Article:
Content Marketing For Novelists: A Primer
Novels don’t market themselves. I’ve worked with several novelists over the years who couldn’t understand why, despite their impressive books, they couldn’t earn out their advances or secure future contracts with publishers. Maybe, just maybe, it has something to do with content marketing.
I’m not a novelist myself (yet), but I’m a content marketer who reads at least three or four novels per week. Sometimes I’ll dig one out of the clearance bin at my local bookstore and, upon reading the last page, wonder why I hadn’t found it at the front of the shop, advertised alongside all the latest bestsellers.
This, by itself, is proof enough that a great novel doesn’t always experience great sales—or even great reviews. If nobody knows about your book, how can it sell?
WHATEVA. I DO WHAT I WANT.
A writer named Delilah S. Dawson (who also publishes under the pseudonym Lila Bowen) finally helped me understand content marketing for novelists. She didn’t write a fabulous how-to guide, but she penned one of the most fantastic examples of content marketing literature I’ve ever seen.
Specifically, she wrote a post for Sci-Fi author John Scalzi’s blog while promoting one of her books, WAKE OF VULTURES.
Dawson tells a fascinating story about feeling boxed in when it comes to writing fiction. She expertly tied that feeling to a “South Park” episode she’d seen in which Eric Cartman appears on the Maury Povich show.
Does that sound ridiculous? It is. And that’s exactly why it works.
Some of the comments on her blog post prove my point:
- “That Eric Cartman opening is a thing of beauty. Will definitely be looking into Brown’s (sic) work.”
- “How can I not read this? Just put a hold on it at my local library and will pick it up tonight.”
- “‘It’s Lonesome Dove meets Buffy the Vampire Slayer with a biracial, genderqueer heroine.’ Sold.”
- “This book was on my list to read at some point but after reading just the first two paragraphs above I stopped and went to order a copy.”
In case you’re wondering, I ordered my own copy that same day, and I got the sequel, CONSPIRACY OF RAVENS, the day it was released. If you haven’t read Lila Bowen’s or Delilah Dawson’s work, stop reading this article and go check them out. (Then come back because I have more good stuff to share).
Interestingly, the phrase Dawson continually repeats throughout the blog post sum up content marketing for novelists perfectly: WHATEVA. I DO WHAT I WANT.
And That’s Exactly How She Approached Her Novel
If you don’t have that attitude, you can’t hope to market your novels successfully.
I’ve developed a theory about content marketing for novelists that I think might help aspiring and veteran writers improve their sales and increase their readership. It’s called Windmill Content because, well, I love windmills, and it’s a perfect analogy for the process.
I’ll get into those details in a later post, but for now, I want to leave you with a few tips for making the most out of content marketing for your next novel.
Write in Your Own Voice
Create content that reveals your passion, drive, interests, and unique perspective on life. You don’t have to talk about your books. You can talk about anything to generate interest in you—the author—as well as the products you sell.
Remember that your voice isn’t your protagonist’s voice or your publisher’s voice. It’s your own.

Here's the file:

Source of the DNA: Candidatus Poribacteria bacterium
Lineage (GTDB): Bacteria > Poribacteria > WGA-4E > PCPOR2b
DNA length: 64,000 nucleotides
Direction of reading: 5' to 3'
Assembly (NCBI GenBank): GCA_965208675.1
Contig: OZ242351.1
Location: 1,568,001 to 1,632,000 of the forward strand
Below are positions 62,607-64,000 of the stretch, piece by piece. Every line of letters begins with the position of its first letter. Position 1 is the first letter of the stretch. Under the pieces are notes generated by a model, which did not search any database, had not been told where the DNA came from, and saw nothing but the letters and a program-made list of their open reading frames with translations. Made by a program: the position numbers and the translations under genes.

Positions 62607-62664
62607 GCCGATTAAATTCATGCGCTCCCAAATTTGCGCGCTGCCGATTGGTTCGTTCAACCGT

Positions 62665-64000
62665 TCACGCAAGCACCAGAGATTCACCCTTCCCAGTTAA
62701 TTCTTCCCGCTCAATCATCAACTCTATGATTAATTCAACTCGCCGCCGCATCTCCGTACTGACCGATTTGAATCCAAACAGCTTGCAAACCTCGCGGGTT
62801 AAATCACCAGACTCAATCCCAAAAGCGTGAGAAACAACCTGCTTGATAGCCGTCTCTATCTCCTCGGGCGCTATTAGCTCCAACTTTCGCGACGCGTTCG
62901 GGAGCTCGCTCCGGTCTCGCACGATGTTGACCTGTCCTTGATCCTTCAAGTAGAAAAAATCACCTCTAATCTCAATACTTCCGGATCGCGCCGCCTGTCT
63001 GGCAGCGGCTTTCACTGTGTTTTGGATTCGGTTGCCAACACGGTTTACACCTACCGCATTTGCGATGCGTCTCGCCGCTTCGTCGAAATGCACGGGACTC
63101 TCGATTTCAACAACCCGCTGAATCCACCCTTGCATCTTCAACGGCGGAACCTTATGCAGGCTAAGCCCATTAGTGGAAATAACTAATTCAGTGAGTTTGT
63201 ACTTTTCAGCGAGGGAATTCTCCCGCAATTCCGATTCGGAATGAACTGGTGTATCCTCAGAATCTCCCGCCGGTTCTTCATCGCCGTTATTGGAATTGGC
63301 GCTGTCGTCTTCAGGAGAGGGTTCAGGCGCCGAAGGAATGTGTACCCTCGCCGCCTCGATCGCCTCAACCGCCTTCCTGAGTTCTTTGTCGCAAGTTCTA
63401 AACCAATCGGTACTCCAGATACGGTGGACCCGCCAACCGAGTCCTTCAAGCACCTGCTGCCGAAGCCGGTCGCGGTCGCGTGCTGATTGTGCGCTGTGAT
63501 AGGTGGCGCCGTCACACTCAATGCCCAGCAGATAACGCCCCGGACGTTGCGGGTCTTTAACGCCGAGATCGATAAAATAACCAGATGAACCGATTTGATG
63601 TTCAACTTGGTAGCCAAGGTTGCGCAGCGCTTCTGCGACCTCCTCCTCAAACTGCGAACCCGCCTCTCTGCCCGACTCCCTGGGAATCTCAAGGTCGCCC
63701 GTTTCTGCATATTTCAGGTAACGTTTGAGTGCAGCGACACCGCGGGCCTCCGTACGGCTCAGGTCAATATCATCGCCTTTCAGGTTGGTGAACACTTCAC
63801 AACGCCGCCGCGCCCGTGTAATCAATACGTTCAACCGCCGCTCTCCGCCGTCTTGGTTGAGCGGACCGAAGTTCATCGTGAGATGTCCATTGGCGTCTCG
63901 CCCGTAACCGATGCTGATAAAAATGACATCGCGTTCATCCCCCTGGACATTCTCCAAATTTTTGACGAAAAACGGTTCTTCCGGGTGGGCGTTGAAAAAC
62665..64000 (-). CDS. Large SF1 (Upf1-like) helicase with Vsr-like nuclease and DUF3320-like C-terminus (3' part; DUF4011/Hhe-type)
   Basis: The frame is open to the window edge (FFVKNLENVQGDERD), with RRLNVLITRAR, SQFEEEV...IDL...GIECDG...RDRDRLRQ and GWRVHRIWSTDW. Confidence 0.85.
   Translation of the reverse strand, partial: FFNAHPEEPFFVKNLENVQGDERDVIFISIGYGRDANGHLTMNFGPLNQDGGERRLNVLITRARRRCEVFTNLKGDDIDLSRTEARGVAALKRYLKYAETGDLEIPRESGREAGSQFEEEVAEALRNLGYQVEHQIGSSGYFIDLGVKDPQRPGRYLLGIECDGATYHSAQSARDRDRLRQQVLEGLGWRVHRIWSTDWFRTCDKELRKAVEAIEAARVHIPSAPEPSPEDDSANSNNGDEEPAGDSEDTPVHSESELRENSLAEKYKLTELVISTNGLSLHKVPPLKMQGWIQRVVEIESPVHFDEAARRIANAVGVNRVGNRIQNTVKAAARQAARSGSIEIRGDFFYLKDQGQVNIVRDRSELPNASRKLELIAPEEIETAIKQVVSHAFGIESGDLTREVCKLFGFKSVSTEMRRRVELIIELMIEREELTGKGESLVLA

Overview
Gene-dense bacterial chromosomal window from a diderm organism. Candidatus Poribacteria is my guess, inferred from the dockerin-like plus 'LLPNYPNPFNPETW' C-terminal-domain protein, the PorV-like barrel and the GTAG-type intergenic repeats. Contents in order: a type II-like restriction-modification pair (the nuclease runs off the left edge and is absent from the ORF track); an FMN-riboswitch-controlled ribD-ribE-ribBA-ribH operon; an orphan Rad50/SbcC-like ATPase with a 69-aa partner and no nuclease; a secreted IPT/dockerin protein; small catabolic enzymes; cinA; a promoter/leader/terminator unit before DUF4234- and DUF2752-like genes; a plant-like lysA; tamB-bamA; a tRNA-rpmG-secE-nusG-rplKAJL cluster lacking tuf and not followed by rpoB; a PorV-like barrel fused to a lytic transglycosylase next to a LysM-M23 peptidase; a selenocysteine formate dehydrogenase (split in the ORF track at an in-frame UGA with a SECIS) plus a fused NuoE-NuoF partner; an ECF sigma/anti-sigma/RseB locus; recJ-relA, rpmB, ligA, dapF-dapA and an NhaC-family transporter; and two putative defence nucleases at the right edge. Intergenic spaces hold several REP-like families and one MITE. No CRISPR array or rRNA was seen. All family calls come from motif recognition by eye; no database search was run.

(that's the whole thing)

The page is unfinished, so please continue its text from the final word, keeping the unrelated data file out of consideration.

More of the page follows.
I’ve seen a few authors successfully market their novels by creating fake blogs with their heroes and heroines as the authors. It’s also worked for TV shows.
For instance, the HBO hit “True Blood,” which was based on the Southern Vampire Mysteries by Charlaine Harris, created a blog for Jessica Hamby, one of the show’s most beloved characters.
Like I said, it can work, but make sure most of your content marketing reveals your own voice and unique contributions to your audience.
Blog About a Related Topic
Romance writers might blog about finding love, using dating services, or deciding when to leave a troubled relationship.
Science fiction authors could blog about the latest technology, their favorite gadgets, or their theories about life in outer space.
Fantasy authors could write about mythology, fairy tales, and other aspects of their genre.
Thriller authors might delve into topics on personal and home security.
You see where I’m going with this. Novelists often think that content marketing means marketing their books. This isn’t always the case.
If you can create a name for yourself in a content marketing niche that’s related to your books, you might see your sales numbers rise.
Leverage Social Media
If you’re not a social butterfly, I feel your pain. That’s why I’m a content marketer and not a car salesperson.
Given the choice, I’ll stay home and read over going out with the girls.
However, content marketing does require you to get a little social. Fortunately, you can do so while stretched out in your recliner, a glass of wine in one hand and your smartphone in the other.
Use social media to start conversations with your audience and to share interesting information unrelated to your books.
Remember the 80/20 rule. On social media, as in all media, only 20 percent of the content you produce should include self promotion. The rest needs to offer something more valuable for the reader.
Think of a Windmill
A windmill turns one type of energy into another. It continues to spin in a never-ending cycle, and each revolution creates more momentum.
Most importantly, windmills don’t require special circuitry, electronics, or other gadgetry. Their among the most simple creations mankind has ever created.
When you’re devising a content marketing strategy for your novels, I want you to think of the humble windmill.
We’ll talk more about that soon.